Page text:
Types of Foster Homes

Foster Home Care

Respite Foster Homes

Treatment/Specialized Foster Homes

Receiving Home Care

Concurrent Foster Care

Foster Home Care

Family foster homes provide care to children while the child’s family is resolving the circumstances that led to the child’s placement outside of the home. While the child lives in the foster home, the foster family becomes an important team member in the provision of care to the child. It is likely that the foster parent will need to work closely with the child’s parent to ensure that the child’s needs are met. This can include going to school conferences, assisting with transportation to visitations, and arranging for and attending medical appointments with the child and the child’s parent.

Our efforts are to return children to their parents or another appropriate family member as soon as possible. However, sometimes this is not an option and the child remains in foster care. In some cases, children are then adopted, often by their foster parents.

Respite Foster Homes

Respite Homes are also licensed homes which provide short-term planned respite services to foster families.  These homes typically provide care in 1 to 2 day increments although in special situations may go up to 14 days. Short-term and planned care are ideal situations for individuals who do not wish to make a long-term commitment to foster a child.

We are always looking for respite homes. Respite providers also experience the licensing process.

Treatment/Specialized Foster Homes

Specialized foster parents have expectations and responsibilities above and beyond the typical duties of foster families. These homes accept placement of children with moderate or intense special needs that are behavioral, emotional or related to their physical/personal care. The foster parents are required to have experience and/or training as well as demonstrated competence in working with children/youth with special needs. 

Specialized foster parents must attend all team meetings, school meetings and be available to work intensely with the social worker, the birth family and our foster care coordinator. Rates are set in accordance with the supplemental/exceptional rate setting guidelines and additional respite care may be authorized for the foster parents based on the child/youth's needs.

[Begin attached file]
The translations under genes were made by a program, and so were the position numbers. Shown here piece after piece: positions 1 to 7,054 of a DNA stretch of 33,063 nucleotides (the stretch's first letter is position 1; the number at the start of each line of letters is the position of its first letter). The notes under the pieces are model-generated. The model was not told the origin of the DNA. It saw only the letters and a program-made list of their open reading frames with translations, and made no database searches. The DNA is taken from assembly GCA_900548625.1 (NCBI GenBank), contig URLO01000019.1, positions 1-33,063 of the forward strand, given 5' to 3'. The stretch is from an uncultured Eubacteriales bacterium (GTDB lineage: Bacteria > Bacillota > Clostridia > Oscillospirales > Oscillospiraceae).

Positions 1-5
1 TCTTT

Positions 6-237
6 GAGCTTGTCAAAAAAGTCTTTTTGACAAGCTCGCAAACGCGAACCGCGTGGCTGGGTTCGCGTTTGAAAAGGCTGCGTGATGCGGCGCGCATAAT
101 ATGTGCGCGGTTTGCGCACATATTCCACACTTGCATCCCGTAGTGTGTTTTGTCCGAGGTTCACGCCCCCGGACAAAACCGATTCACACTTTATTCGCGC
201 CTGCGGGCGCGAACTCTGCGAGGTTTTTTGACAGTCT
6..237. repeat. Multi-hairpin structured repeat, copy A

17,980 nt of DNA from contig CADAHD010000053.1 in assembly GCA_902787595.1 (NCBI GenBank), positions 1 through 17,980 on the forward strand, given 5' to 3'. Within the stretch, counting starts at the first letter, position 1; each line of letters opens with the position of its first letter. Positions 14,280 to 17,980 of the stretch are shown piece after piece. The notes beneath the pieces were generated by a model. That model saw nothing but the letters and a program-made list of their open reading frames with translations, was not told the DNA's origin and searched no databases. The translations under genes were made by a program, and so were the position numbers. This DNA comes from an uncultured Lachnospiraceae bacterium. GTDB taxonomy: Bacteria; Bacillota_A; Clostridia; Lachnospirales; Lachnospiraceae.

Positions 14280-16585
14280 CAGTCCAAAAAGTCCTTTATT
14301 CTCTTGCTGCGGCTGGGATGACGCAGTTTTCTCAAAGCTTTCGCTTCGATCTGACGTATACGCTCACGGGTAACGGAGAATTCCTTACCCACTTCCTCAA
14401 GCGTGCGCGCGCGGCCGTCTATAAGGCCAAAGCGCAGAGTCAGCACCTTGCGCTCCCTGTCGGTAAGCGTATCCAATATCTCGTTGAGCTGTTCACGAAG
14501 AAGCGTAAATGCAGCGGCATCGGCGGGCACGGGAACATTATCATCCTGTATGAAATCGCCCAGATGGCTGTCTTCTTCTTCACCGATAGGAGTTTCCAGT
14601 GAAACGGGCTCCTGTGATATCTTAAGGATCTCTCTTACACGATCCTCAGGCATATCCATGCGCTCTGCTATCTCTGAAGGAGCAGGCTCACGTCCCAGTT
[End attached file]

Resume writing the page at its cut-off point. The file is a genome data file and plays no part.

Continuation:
Specialized foster parents must understand the needs of the child, the focus of the treatment plan and be able to implement strategies to help the child achieve positive performance at school, in the community and in the home environment. Children placed in specialized foster care often require intensive "eyes on supervision" 24 hours per day. Behavioral plans often include accountability and consequences as well as rewards for succesChildren placed in treatment foster care require a great deal of care and support, so it is essential that the treatment foster parent have a strong support network, training and regular breaks from care-taking.  Additional training is required for anyone wishing to become a licensed treatment foster parent.

Receiving Home Care

Children living in receiving care have been removed from their family’s home due to an emergency. Foster families that provide receiving home care provide children a place to live for approximately 30 days. Foster parents receive these children on short notice. Sometimes little information is available about the child and the child’s family when the placement is made.

There is consistent turn-over of children placed in receiving care. Any family committed to providing receiving care requires the ability to be flexible and available on short notice.

Since most placements in receiving care are made on an emergency basis, our agency requires that one person be home full-time.

Concurrent Foster Care

Concurrent planning homes have "self-identified" as foster families that are interested in adopting children should the case go to a Termination of Parental Rights. These homes accept placement of children in foster care and have the responsibility to work with the social worker and follow the case plan including family interaction time.

Sometimes newborns and infants are placed directly into concurrent planning homes to avoid multiple moves for the child(ren). Concurrent planning foster homes are also expected to work with birth parents as the case plan dictates. Oftentimes, in cases of a newborn placement visits might be occurring every day and it might be best for the child and for the birth parent to visit in the foster home.  There is no guarantee that a placement will result in adoption.